History and Fashion Buffs Can Get Behind This Genius: Aretha TV Series

When we think of fashion, we tend to focus on the latest trends or our…

When we think of fashion, we tend to focus on the latest trends or our shopping lists—all of which are huge parts of what makes consumer fashion, well, fashionable. But there is another aspect of style that we must respect: costume design. Much like the influence of glossy magazine pages, film and the outfits displayed on-screen can tell stories that are otherwise overlooked. Think of award-winning movies like Judas and the Black Messiah or fan-favorite shows like I May Destroy You. Cinema and its stylish characters have not only carried us through tumultuous times, but they have also amplified voices whose messages resonate around the globe. Today, we’re listening closely to the voice behind an image of musician and icon Aretha Franklin.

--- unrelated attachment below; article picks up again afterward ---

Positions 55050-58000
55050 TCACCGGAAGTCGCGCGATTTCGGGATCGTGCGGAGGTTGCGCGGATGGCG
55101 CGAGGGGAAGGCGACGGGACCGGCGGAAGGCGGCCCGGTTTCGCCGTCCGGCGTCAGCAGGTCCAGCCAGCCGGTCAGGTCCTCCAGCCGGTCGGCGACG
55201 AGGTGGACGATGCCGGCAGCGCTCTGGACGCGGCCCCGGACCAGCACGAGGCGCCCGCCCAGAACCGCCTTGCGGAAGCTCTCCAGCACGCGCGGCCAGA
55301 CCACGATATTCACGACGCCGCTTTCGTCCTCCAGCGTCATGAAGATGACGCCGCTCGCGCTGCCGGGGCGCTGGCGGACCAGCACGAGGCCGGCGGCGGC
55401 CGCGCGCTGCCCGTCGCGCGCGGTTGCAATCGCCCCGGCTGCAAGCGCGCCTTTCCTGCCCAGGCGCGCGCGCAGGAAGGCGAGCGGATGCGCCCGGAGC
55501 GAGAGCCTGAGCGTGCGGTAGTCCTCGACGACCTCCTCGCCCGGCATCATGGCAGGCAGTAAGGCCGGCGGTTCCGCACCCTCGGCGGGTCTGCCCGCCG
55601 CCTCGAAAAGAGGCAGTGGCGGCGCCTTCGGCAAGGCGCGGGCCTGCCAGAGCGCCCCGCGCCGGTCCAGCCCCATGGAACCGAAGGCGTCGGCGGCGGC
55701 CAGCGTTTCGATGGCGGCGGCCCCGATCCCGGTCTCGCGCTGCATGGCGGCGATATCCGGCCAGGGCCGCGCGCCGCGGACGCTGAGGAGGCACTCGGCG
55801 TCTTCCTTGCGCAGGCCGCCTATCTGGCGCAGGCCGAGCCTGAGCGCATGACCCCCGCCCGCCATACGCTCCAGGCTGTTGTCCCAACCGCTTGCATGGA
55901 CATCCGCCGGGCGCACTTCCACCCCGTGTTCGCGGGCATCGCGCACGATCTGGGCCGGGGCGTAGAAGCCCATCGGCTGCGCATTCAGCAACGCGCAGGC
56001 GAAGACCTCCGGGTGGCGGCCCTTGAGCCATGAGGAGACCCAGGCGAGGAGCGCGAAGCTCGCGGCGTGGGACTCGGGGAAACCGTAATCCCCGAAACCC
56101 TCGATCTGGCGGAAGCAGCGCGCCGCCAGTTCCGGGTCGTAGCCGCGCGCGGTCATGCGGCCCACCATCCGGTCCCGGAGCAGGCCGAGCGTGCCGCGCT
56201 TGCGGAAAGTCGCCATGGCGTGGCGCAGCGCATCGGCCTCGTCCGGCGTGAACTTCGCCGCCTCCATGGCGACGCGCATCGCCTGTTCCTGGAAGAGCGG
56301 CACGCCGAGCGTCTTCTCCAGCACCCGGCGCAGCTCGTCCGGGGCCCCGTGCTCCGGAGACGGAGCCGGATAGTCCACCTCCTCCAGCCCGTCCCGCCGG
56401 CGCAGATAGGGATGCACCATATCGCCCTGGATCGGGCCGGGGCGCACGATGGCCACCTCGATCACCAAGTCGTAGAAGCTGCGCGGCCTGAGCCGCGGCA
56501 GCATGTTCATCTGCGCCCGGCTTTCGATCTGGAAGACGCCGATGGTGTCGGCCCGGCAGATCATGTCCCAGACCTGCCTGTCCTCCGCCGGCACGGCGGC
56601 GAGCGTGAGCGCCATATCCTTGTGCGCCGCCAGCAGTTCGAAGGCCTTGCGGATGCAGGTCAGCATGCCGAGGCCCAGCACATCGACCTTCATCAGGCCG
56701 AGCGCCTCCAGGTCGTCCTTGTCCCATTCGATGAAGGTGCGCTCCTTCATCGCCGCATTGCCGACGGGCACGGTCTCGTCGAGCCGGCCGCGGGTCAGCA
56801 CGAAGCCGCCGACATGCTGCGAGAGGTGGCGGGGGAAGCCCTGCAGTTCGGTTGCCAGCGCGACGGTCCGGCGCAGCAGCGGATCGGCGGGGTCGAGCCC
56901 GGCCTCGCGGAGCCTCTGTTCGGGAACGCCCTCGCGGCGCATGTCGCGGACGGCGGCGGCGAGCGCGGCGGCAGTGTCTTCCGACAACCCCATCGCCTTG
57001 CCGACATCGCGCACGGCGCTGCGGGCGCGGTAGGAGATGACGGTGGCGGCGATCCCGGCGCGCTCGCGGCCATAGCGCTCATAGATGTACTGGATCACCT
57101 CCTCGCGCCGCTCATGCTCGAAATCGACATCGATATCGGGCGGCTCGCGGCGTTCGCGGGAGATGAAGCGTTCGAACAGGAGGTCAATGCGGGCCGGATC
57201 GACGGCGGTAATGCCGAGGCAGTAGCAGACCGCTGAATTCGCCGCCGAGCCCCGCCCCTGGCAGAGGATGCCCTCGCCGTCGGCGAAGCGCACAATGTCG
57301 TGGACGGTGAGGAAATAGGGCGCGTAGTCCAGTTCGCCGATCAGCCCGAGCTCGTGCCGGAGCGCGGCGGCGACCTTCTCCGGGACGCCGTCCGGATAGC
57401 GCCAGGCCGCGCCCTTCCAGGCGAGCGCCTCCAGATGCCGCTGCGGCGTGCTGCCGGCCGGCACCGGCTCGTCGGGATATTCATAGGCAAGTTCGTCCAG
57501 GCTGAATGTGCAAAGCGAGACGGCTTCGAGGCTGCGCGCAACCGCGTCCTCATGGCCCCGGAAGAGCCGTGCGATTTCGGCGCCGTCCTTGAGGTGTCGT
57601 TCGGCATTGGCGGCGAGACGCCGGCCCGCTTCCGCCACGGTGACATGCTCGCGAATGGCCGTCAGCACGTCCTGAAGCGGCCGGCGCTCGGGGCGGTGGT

Realistically, you’ve probably heard Franklin’s music before—her career spanned six decades, and her influence on the music industry is profound. But what about her message? The legendary diva’s story and style are explored in the Nat Geo series Genius: Aretha, whose third installation of the miniseries premiered on Hulu this past spring. While the show has been out for a minute, its costumes make it worth revisiting. They encapsulate the evolution of the queen of soul, and the show’s Tony-winning designer, Jennifer Bryan, gets every costume right. Ahead, you’ll hear the designer speak about her career and how she created period-appropriate costumes for the series.

Can you tell our readers a little about yourself and how you got into costume design?

I’m originally from Jamaica (I’m an island girl), and I studied fashion design and merchandising at Pratt Institute in Brooklyn. After graduating, I didn’t know anything about costume design as a career path, but I always loved movies and fashion. By chance, I stumbled upon the career when a friend of mine was working on a film and told me I should try to get into the costume department. I had no idea what it even entailed, but I got the position as an intern, and once I was exposed to that world, that was it. It was like a whole new language to me, a whole new way of approaching clothing in terms of telling a story instead of a style or trend of the moment, which fashion design is more geared toward.

What has been your favorite project to work on thus far, and why?